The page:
Thomas Wenman

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The Honourable Thomas Francis Wenman FRS (18 November 1745 – 8 April 1796) was a British professor, natural historian, and antiquarian.

Wenman was the second son of Philip Wenman, 6th Viscount Wenman and his wife Sophia, daughter and co-heiress of James Herbert of Tythorpe. He was born at Thame Park, near Thame, Oxfordshire in 1745. He was educated at University College, Oxford, matriculating on 22 October 1762. On 12 May 1764, he was admitted to the Inner Temple as a student.

In 1765, while studying law, he was elected a fellow of All Souls College, Oxford, and in 1770, he was called to the bar. He received degrees in civil law from Oxford as well, becoming a BCL in 1771 and a DCL in 1780. Wenman unsuccessfully contested Wallingford in 1774, but was returned for Westbury, and sat in the House of Commons for the constituency until 1780.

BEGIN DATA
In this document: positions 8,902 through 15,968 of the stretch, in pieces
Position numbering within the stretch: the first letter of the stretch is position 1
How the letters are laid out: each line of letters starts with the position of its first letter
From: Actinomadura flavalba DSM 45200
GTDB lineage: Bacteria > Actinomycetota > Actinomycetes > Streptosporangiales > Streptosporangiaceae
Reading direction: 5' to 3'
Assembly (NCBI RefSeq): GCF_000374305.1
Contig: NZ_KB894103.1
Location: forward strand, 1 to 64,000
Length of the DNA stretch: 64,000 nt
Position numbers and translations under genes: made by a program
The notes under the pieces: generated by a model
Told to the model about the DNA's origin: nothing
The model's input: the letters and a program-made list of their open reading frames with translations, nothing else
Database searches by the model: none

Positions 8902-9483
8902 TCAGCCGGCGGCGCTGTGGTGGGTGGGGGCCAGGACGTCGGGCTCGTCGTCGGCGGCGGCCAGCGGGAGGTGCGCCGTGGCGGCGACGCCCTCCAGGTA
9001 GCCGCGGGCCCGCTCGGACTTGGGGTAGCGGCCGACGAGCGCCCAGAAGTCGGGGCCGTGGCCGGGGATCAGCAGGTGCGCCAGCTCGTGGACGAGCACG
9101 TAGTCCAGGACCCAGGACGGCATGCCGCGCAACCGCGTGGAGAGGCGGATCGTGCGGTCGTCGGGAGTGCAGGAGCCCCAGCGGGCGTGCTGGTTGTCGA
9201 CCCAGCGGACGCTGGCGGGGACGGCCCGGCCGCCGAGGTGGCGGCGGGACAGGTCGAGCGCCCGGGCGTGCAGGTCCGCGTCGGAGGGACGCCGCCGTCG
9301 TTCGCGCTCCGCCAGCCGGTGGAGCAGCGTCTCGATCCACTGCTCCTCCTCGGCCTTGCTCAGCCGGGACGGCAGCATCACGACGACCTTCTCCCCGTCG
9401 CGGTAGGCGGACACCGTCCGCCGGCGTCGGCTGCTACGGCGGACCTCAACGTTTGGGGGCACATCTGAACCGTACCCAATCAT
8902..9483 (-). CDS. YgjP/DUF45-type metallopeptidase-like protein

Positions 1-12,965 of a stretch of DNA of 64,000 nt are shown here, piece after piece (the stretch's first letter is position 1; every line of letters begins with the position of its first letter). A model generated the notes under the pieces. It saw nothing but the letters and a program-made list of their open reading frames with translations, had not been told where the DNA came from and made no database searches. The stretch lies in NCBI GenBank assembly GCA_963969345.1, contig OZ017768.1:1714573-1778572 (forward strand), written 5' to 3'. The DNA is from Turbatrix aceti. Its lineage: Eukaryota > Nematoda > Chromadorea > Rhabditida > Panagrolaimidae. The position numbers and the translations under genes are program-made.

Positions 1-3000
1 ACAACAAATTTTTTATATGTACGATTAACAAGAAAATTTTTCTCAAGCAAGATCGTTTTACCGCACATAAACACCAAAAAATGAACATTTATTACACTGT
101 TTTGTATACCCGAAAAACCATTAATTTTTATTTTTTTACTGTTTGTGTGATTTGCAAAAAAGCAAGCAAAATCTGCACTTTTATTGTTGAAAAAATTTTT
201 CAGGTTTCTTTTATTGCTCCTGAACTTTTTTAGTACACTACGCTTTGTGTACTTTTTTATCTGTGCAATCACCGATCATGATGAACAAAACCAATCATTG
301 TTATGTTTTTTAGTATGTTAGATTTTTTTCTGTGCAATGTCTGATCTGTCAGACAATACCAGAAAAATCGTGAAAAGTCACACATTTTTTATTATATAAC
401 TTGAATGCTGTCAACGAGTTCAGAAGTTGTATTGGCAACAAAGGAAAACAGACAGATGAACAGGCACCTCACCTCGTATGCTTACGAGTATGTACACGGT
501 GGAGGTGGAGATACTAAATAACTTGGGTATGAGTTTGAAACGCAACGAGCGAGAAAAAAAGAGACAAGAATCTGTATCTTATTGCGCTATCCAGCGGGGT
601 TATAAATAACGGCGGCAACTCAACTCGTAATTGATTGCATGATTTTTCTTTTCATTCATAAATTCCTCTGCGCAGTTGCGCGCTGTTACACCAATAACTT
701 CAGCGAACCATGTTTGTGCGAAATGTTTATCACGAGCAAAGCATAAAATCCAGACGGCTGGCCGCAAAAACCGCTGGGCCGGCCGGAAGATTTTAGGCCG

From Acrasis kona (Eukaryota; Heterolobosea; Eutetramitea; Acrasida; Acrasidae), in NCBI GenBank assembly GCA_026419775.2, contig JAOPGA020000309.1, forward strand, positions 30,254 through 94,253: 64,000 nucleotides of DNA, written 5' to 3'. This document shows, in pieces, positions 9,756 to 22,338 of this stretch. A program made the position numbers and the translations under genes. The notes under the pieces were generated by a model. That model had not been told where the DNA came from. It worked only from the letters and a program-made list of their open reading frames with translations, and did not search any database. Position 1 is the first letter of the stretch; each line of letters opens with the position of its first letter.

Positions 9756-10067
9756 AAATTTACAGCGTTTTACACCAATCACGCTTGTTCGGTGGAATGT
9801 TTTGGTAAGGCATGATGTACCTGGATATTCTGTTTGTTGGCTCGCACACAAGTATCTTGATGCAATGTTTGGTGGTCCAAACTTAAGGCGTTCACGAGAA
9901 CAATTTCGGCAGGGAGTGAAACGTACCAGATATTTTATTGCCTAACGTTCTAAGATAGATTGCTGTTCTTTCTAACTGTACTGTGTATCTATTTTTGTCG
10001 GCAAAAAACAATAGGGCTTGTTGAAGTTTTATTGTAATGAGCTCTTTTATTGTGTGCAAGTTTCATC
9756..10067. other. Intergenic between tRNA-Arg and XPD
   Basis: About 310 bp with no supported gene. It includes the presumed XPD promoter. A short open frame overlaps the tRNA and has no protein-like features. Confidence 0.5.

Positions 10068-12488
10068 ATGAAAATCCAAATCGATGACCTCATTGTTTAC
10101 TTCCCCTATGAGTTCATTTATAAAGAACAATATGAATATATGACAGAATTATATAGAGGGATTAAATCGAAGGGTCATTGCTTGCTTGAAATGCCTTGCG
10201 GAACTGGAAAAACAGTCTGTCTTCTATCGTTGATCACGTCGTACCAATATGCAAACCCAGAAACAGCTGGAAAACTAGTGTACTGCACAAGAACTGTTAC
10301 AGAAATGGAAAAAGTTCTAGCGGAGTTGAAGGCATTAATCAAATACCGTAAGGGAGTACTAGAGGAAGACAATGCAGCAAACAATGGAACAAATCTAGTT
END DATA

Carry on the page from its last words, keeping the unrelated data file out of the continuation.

Wenman was elected a Fellow of the Royal Society on 21 January 1779.[1] Perhaps due to his antiquarian propensities, he was elected Keeper of the Archives of Oxford University on 15 January 1781, and was made deputy steward of the University in December.

In 1789, he was appointed Regius Professor of Civil Law in succession to Robert Vansittart, but his real interest lay in natural history and botany. While collecting specimens, he fell into the River Cherwell, near Water Eaton, and was drowned on 8 April 1796. He was buried in the chapel of All Souls on 15 April 1796.

References[edit]

  1. ^ "Library and Archive Catalogue". Royal Society. Retrieved 30 October 2010. 
Parliament of Great Britain
Preceded by
Peregrine Bertie
Charles Dillon
Member of Parliament for Westbury
1774–1780
With: Nathaniel Bayly 1774–1779
Samuel Estwick 1779–1780
Succeeded by
Samuel Estwick
John Walley-Gardiner